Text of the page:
With a hymn composed in the eighth or ninth century, thus for over a thousand years, the Church has greeted Mary, the Mother of God, as “Star of the Sea”: Ave maris stella. Human life is a journey. Towards what destination? How do we find the way? Life is like a voyage on the sea of history, often dark and stormy, a voyage in which we watch for the stars that indicate the route. The true stars of our life are the people who have lived good lives. They are lights of hope. Certainly, Jesus Christ is the true light, the sun that has risen above all the shadows of history. But to reach him we also need lights close by—people who shine with his light and so guide us along our way. Who more than Mary could be a star of hope for us? With her “yes” she opened the door of our world to God himself; she became the living Ark of the Covenant, in whom God took flesh, became one of us, and pitched his tent among us (cf. Jn 1:14).

So we cry to her: Holy Mary, you belonged to the humble and great souls of Israel who, like Simeon, were “looking for the consolation of Israel” (Lk 2:25) and hoping, like Anna, “for the redemption of Jerusalem” (Lk 2:38). Your life was thoroughly imbued with the sacred scriptures of Israel which spoke of hope, of the promise made to Abraham and his descendants (cf. Lk 1:55). In this way we can appreciate the holy fear that overcame you when the angel of the Lord appeared to you and told you that you would give birth to the One who was the hope of Israel, the One awaited by the world. Through you, through your “yes”, the hope of the ages became reality, entering this world and its history. You bowed low before the greatness of this task and gave your consent: “Behold, I am the handmaid of the Lord; let it be to me according to your word” (Lk 1:38). When you hastened with holy joy across the mountains of Judea to see your cousin Elizabeth, you became the image of the Church to come, which carries the hope of the world in her womb across the mountains of history. But alongside the joy which, with your Magnificat, you proclaimed in word and song for all the centuries to hear, you also knew the dark sayings of the prophets about the suffering of the servant of God in this world. Shining over his birth in the stable at Bethlehem, there were angels in splendour who brought the good news to the shepherds, but at the same time the lowliness of God in this world was all too palpable. The old man Simeon spoke to you of the sword which would pierce your soul (cf. Lk 2:35), of the sign of contradiction that your Son would be in this world. Then, when Jesus began his public ministry, you had to step aside, so that a new family could grow, the family which it was his mission to establish and which would be made up of those who heard his word and kept it (cf. Lk 11:27f). Notwithstanding the great joy that marked the beginning of Jesus's ministry, in the synagogue of Nazareth you must already have experienced the truth of the saying about the “sign of contradiction” (cf. Lk 4:28ff). In this way you saw the growing power of hostility and rejection which built up around Jesus until the hour of the Cross, when you had to look upon the Saviour of the world, the heir of David, the Son of God dying like a failure, exposed to mockery, between criminals. Then you received the word of Jesus: “Woman, behold, your Son!” (Jn 19:26). From the Cross you received a new mission. From the Cross you became a mother in a new way: the mother of all those who believe in your Son Jesus and wish to follow him. The sword of sorrow pierced your heart. Did hope die? Did the world remain definitively without light, and life without purpose? At that moment, deep down, you probably listened again to the word spoken by the angel in answer to your fear at the time of the Annunciation: “Do not be afraid, Mary!” (Lk 1:30). How many times had the Lord, your Son, said the same thing to his disciples: do not be afraid! In your heart, you heard this word again during the night of Golgotha. Before the hour of his betrayal he had said to his disciples: “Be of good cheer, I have overcome the world” (Jn 16:33). “Let not your hearts be troubled, neither let them be afraid” (Jn 14:27). “Do not be afraid, Mary!” In that hour at Nazareth the angel had also said to you: “Of his kingdom there will be no end” (Lk 1:33). Could it have ended before it began? No, at the foot of the Cross, on the strength of Jesus's own word, you became the mother of believers. In this faith, which even in the darkness of Holy Saturday bore the certitude of hope, you made your way towards Easter morning. The joy of the Resurrection touched your heart and united you in a new way to the disciples, destined to become the family of Jesus through faith. In this way you were in the midst of the community of believers, who in the days following the Ascension prayed with one voice for the gift of the Holy Spirit (cf. Acts 1:14) and then received that gift on the day of Pentecost. The “Kingdom” of Jesus was not as might have been imagined. It began in that hour, and of this “Kingdom” there will be no end. Thus you remain in the midst of the disciples as their Mother, as the Mother of hope. Holy Mary, Mother of God, our Mother, teach us to believe, to hope, to love with you. Show us the way to his Kingdom! Star of the Sea, shine upon us and guide us on our way (49-50)!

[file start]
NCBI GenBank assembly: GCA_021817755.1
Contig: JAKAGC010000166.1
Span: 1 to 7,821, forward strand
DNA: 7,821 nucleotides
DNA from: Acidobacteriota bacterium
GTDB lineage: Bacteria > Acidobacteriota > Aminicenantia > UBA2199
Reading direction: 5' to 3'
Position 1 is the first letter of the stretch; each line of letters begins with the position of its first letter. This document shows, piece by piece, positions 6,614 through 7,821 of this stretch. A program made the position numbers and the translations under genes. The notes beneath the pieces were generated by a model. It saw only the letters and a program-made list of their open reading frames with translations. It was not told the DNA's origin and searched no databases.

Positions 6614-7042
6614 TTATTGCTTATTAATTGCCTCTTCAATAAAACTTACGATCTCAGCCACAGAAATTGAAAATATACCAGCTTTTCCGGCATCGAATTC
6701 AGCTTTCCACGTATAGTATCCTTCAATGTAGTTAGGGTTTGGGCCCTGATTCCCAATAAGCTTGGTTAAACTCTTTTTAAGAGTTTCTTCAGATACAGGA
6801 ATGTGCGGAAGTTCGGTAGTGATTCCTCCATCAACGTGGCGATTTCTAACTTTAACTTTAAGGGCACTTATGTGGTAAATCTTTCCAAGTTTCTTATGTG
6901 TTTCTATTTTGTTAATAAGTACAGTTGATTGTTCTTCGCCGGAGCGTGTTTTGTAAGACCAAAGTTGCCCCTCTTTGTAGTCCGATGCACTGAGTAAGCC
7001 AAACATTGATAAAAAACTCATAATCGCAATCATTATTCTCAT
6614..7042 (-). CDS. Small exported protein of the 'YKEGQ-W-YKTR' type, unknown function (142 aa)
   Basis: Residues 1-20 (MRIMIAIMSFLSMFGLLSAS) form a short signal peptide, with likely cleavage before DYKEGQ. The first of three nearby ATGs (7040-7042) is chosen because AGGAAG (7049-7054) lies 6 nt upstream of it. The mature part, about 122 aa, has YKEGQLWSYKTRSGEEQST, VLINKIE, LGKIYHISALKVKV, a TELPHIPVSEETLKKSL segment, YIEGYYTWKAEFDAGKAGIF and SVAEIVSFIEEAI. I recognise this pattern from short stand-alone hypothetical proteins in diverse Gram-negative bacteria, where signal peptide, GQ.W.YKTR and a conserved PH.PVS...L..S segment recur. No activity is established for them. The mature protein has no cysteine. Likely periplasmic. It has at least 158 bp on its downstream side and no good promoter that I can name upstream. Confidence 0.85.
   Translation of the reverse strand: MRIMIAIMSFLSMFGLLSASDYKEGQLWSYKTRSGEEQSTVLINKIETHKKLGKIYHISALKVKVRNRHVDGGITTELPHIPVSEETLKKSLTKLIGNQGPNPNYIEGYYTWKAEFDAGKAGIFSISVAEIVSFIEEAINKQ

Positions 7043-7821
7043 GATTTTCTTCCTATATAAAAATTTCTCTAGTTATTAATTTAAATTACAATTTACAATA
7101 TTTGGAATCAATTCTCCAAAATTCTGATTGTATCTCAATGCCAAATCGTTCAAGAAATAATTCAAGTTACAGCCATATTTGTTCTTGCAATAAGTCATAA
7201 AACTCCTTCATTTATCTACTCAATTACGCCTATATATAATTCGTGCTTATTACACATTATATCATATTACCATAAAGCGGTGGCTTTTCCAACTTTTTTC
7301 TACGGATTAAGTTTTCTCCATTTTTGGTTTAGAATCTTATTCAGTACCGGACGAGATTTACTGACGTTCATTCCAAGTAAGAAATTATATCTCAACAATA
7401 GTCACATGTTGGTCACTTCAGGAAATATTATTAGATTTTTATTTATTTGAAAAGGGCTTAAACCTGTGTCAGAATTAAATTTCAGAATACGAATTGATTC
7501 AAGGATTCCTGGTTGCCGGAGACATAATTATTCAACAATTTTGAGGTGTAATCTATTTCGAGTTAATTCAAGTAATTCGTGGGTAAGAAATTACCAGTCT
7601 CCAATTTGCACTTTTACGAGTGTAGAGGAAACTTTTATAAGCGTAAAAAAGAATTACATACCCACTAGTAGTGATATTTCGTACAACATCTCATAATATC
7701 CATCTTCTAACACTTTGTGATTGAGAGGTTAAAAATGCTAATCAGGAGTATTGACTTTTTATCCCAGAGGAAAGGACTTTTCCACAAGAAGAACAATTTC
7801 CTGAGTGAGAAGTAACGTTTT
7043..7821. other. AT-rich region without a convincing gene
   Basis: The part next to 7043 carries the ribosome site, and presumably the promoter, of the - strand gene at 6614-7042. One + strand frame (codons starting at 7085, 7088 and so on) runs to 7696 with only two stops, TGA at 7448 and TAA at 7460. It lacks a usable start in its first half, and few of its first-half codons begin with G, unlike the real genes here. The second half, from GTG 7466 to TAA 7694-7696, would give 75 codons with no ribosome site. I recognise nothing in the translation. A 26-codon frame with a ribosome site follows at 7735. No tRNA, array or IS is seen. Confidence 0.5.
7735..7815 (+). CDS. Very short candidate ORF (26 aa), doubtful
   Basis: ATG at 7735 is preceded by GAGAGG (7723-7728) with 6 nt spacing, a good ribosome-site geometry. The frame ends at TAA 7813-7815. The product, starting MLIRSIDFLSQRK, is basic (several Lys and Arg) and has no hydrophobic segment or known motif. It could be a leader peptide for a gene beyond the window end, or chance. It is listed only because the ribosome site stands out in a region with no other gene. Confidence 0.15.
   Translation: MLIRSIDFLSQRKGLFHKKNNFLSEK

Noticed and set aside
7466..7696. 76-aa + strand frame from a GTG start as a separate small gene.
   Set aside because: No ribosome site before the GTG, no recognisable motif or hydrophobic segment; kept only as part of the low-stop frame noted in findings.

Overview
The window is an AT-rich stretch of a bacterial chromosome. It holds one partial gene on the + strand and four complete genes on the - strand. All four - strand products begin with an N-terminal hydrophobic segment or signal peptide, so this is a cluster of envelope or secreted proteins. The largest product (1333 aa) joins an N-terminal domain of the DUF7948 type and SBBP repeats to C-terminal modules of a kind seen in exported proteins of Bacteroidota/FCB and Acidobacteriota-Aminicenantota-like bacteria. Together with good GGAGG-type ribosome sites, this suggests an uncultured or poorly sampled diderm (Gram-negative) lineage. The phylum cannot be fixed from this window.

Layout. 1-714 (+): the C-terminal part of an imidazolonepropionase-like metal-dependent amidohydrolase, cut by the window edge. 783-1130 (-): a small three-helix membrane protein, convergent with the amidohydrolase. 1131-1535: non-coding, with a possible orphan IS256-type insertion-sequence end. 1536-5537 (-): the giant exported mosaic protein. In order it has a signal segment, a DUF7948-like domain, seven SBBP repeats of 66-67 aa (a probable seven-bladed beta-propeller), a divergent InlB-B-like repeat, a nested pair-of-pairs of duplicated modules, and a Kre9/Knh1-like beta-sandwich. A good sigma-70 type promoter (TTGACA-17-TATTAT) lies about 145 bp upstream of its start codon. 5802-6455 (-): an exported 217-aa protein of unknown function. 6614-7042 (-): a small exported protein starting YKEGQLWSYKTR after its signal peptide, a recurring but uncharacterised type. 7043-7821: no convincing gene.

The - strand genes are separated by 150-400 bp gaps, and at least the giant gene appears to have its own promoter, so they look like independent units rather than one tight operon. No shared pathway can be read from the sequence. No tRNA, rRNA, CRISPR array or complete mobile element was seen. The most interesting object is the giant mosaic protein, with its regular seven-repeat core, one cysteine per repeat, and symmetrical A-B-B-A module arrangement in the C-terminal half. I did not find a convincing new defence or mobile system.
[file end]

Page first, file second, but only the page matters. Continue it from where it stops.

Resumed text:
Trusting in her maternal care for us, let us call frequently upon the holy name of Mary. Let us love her name with the angels and let us fear and revere her name with the demons (because the light she reflects from her Son illumines our sinfulness). If we call frequently upon her name, we will be guided by the Star of the Sea to her Son, before whom we will confess our sins; in this way, her name will be health and salvation for us. If we call frequently upon her name, we will be just and her name will be sweet on our lips and in our hearts.